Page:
If I were to add another Sovol printer to my tiny farm, it would almost definitely be the larger Sovol SV06 Plus. I have already put work in getting Marlin’s input shaper going, and I can print a Benchy on my SV06 in 24 minutes. It should be trivial at this point to get a 24-minute Benchy out of an SV06 Plus, and it would be nice to have the larger print surface available if I ever need it.

If I hadn’t already done all that work, the Sovol SV07 would be a terrific deal. I put way more than $100 of my time into getting fast prints out of the Sovol SV06. There is a lot of value in being able to open the box, power up the printer, and immediately see a 24-minute Benchy start printing.


I was worried about the 3D-printing ecosystem at the end of last year. I almost wrote a blog saying that it seemed like a terrible time to buy a printer, because so much cool stuff seemed to be just around the corner. We are most of the way around that corner today, and the selection of printers available are amazing!

You can have the Prusa MK3 experience with the Sovol SV06 at $259. You can have a cheap, fast printer running Klipper with the Sovol SV07 at $339. You can go twice as fast with the Bambu P1P at $599 or the Bambu P1S at $699, and Bambu even seems to have a QA department, which is definitely worth a few dollars.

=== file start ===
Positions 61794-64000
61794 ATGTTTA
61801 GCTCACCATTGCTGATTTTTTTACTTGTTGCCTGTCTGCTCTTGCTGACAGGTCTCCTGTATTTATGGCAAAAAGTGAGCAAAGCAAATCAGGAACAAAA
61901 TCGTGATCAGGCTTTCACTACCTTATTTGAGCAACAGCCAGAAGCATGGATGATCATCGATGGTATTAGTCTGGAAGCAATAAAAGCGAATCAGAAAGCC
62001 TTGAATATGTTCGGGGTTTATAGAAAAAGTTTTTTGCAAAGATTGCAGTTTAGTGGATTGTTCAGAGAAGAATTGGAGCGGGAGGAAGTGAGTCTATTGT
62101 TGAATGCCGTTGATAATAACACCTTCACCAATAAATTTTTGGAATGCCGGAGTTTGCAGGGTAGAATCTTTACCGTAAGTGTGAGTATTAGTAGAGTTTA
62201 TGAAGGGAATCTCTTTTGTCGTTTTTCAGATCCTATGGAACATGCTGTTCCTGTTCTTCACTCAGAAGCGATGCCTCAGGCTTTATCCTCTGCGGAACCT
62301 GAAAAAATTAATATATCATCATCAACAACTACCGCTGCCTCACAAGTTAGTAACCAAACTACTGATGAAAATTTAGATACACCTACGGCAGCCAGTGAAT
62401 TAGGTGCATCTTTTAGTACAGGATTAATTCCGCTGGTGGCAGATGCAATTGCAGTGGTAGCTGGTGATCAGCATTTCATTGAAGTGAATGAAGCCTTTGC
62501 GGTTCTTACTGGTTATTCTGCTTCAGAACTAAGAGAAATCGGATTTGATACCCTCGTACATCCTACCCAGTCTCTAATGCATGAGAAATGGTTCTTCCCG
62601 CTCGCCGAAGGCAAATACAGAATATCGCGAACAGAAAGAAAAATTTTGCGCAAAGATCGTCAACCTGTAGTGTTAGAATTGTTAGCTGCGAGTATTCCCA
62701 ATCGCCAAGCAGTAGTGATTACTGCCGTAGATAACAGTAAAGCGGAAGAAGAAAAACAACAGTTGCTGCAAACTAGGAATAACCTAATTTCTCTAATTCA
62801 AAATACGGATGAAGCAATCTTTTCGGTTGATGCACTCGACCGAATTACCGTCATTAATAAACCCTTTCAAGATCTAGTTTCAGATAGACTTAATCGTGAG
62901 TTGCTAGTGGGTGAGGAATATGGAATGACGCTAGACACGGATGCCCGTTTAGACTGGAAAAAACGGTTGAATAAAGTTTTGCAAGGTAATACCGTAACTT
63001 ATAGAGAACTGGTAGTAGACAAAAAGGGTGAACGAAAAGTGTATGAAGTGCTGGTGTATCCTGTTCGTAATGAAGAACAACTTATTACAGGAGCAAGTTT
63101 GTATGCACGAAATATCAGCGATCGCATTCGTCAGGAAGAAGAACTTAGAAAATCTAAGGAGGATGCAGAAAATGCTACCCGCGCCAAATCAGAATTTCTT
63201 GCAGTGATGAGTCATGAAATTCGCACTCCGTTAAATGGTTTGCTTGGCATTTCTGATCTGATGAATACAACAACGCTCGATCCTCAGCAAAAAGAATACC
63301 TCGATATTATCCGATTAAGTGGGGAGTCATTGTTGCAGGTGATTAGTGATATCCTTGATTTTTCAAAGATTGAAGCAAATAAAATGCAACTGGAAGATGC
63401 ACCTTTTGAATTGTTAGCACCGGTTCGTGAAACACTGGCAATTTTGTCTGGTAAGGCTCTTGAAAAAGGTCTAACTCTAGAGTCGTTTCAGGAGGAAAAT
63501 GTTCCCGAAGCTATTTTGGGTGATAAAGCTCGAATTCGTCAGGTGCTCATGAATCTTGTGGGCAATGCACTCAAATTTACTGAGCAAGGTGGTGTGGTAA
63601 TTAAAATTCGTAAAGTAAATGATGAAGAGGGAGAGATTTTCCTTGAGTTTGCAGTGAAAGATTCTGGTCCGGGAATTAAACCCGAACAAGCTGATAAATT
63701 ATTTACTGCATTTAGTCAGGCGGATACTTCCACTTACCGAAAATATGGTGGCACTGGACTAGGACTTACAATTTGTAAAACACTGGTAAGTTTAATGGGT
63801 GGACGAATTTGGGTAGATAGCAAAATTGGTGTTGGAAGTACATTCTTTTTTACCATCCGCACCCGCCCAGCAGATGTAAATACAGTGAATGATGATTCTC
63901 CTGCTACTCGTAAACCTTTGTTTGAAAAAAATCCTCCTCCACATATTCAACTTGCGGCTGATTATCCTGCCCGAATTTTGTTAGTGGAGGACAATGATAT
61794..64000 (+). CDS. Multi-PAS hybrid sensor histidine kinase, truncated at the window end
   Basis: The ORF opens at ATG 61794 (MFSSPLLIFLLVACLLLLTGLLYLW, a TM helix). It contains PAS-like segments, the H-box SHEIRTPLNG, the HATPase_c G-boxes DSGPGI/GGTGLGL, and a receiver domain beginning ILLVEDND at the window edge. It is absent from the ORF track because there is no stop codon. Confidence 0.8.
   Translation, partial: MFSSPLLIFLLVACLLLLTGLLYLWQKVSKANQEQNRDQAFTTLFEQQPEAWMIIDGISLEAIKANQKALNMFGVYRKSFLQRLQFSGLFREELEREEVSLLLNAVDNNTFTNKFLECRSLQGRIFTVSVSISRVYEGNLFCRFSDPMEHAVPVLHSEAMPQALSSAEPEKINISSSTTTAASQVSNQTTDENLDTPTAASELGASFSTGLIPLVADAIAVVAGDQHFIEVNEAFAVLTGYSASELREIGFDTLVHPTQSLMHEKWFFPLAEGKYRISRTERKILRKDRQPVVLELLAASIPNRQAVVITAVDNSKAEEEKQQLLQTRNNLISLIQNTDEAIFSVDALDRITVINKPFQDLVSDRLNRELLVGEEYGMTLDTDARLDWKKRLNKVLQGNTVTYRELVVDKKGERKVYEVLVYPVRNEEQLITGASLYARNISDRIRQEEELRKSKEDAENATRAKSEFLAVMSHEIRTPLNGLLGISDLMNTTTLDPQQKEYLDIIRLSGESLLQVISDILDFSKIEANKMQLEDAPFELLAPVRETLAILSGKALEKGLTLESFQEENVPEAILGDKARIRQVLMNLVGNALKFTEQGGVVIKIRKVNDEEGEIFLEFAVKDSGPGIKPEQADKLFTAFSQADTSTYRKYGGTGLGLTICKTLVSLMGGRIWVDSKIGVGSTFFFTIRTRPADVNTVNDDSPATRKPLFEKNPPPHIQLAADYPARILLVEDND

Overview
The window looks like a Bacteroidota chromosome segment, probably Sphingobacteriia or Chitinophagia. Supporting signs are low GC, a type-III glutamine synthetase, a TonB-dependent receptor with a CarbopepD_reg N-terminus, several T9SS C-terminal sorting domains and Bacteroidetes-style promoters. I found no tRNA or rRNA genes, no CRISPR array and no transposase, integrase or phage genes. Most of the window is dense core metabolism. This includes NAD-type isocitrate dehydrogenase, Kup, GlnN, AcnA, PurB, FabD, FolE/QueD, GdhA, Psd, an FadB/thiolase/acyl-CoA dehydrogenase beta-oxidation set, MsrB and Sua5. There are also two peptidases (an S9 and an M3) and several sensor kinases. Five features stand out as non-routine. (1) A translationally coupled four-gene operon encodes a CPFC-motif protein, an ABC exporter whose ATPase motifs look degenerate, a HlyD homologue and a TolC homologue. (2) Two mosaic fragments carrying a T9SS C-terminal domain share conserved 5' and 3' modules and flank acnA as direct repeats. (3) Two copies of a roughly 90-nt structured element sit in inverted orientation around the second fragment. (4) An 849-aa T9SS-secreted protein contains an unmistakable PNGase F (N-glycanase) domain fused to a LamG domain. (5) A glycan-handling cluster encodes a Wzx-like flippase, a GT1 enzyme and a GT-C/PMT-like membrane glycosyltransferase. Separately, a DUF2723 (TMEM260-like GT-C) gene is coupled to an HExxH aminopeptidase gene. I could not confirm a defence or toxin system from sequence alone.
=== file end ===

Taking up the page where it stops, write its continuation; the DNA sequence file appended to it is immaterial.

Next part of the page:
This is the part that blows my mind. You can load four different colors into a Bambu P1S equipped with a filament changer for $949. That is a fully assembled printer with a working filament changer for less than the cost of a fully assembled Prusa MK4. Brian has been having good luck with the filament changer on his Bambu X1C. We are living in exciting times!

What do you think? Are 3D printers with V-wheels OK to buy? Have I been too hard on them all these years? Are you running a 3D printer with Klipper, or have you tried Marlin’s input shaper? Do you own a Sovol SV07 or SV07, or are you thinking about buying one? Tell me about it in the comments, or stop by the Butter, What?! Discord server to chat with me about it!